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"American Universities Declare War on Military History" Topic

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Tango01 Supporting Member of TMP11 Mar 2021 8:02 p.m. PST

"The world applauds the scientists who have created vaccines to deliver humanity from Covid-19. One certainty about our future: There will be no funding shortfall for medical research into pandemics.

Now, notice a contradiction. War is also a curse, responsible for untold deaths. Humans should do everything possible to mitigate it. And even if scientists cannot promise a vaccine, the obvious place to start working against future conflicts is by researching the causes and courses of past ones.

Yet in centers of learning across North America, the study of the past in general, and of wars in particular, is in spectacular eclipse. History now accounts for a smaller share of undergraduate degrees than at any time since 1950. Whereas in 1970, 6% of American male and 5% of female students were history majors, the respective percentages are now less than 2% and less than 1%, respectively…"
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Unfortunately … not only the US Universities … even worse … the damn virus of historical "revisionism" through books, films and "compulsory subjects" in my country also …


Stryderg12 Mar 2021 5:52 a.m. PST

Most people want to feel "right" or vindicated in some form or fashion. By looking at history through my modern lens, I can write a dissertation on how "wrong" those people were a few hundred years ago. Who's going to contradict me, certainly not anyone who was there. So any contradictions will come from my peers, and if most of them have the same lens I do, then they won't contradict much. BAM! I'm right, and feeling good about myself.

Unfortunately, that breeds a complete misunderstanding in the simple fact that people don't all believe the same thing.

Personal logo StoneMtnMinis Supporting Member of TMP12 Mar 2021 7:55 a.m. PST

To be ignorant of what occurred before you were born is to remain always a child. For what is the worth of human life, unless it is woven into the life of our ancestors by the records of history? – Marcus Tullius Cicero

15th Hussar12 Mar 2021 9:22 a.m. PST

I just looked, seems like the world is still round and we're safe for another few years…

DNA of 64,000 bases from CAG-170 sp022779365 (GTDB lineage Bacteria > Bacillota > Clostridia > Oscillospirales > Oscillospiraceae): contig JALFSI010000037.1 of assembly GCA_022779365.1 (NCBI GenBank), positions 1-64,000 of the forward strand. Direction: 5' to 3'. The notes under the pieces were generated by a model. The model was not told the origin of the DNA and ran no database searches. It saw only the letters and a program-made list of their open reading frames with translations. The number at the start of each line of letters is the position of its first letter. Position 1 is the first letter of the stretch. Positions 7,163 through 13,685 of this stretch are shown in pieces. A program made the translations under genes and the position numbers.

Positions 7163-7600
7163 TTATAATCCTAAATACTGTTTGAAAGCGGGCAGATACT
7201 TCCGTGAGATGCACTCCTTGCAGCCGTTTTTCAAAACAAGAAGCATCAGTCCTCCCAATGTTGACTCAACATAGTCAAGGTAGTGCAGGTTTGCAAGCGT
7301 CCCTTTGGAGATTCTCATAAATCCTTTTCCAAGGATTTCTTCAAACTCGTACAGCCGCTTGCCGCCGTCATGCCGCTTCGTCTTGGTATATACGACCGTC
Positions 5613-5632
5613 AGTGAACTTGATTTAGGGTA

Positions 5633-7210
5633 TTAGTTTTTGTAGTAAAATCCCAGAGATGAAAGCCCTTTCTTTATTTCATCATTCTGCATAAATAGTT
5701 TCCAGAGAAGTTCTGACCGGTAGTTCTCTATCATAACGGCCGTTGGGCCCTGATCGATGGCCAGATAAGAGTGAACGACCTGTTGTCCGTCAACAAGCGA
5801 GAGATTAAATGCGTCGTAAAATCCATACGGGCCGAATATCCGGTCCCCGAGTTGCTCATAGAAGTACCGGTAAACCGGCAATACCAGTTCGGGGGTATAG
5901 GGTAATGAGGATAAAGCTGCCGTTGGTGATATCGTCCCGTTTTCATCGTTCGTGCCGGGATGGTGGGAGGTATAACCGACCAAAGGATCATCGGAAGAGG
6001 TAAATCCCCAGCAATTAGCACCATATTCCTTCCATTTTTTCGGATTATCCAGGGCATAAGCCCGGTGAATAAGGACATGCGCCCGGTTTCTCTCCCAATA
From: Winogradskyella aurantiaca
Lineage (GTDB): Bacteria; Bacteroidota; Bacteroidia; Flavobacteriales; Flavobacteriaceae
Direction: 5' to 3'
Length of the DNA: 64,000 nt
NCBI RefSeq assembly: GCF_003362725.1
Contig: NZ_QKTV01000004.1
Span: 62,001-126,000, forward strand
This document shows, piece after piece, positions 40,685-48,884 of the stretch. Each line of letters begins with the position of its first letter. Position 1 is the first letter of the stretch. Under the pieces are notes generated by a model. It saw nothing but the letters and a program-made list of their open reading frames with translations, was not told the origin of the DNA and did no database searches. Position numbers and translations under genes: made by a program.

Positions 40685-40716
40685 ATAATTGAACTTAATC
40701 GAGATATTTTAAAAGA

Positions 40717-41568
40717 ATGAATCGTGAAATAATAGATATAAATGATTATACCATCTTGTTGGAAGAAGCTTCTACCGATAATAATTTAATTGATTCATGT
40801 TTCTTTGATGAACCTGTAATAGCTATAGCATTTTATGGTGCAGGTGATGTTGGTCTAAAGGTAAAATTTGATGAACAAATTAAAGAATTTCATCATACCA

pzivh43 Supporting Member of TMP12 Mar 2021 9:41 a.m. PST

Yeah, but that ranking is based solely on peer reviews, no objective criteria at all. So Stryderg comment on peers is spot on.

And just checked the list of History Dept courses at Princeton (one of the colleges tied for #1). Only course I could find that mentioned war was one on The Vietnam Wars.

Pretty poor, IMO.

Tango01 Supporting Member of TMP12 Mar 2021 11:53 a.m. PST



Personal logo Condotta Supporting Member of TMP12 Mar 2021 6:54 p.m. PST

I believe it was Mark Twain who stated ‘There are lies, damn lies, and statistics."

In 1970 there were about 6 million college students in the States compared to 19.6 million in 2018. So, even IF the statement/statistics about numbers of history majors is correct, a smaller percentage of a much larger number is still a lot of history majors. Also, not all history is studied as such. For example, other disciplines study history in regard to military history. Economics and Psychology for example.

However, if a desire to avert future wars is the goal, what history major could effectively divert the military industrial complex, nationalism or even tribalism? But why quibble? How about a nice game of chess, or preferably a wargame where the only blood spilt is from a sharp spear, pike or bayonet pricking a finger? 😃

ChrisBrantley13 Mar 2021 6:02 a.m. PST

It's not just history, a number of traditional disciplines are in decline, and schools are closing smaller departments to deal with budget challenges and declining state funding. The reality is that you only need so many history majors to fill the faculty ranks and the number of jobs available to history majors versus those requiring more specific qualifications is limited. So there are fewer students seeking the degree and the decline in demand drives the supply of classes and degrees. It used to be that history majors made up a fair percentage of the students entering law schools for careers in law, but in my experience, even there they are being displaced by the increasing number of students entering with STEM related undergrad degrees. So rather than some misguided assault on the teaching of history, I tend to see this as a broader consequence of economic trends and the changing workforce supply and demand. Most academic leaders that I know would love to add more seats in their history departments and hire more history professors to teach more classes if there was sufficient interest, history is a lot cheaper to teach than engineering or advance science or IT and requires less facilities and other overhead. But history professors don't bring in large research grants and corporations won't build them fancy history buildings to do their research in.

15th Hussar13 Mar 2021 12:27 p.m. PST

Good Post, Chris B.

We're struggling with this in FLA on both the Primary (School vouchers) and Collegiate levels (Bright Futures); and it sucks to high heaven.

Tango01 Supporting Member of TMP13 Mar 2021 9:54 p.m. PST



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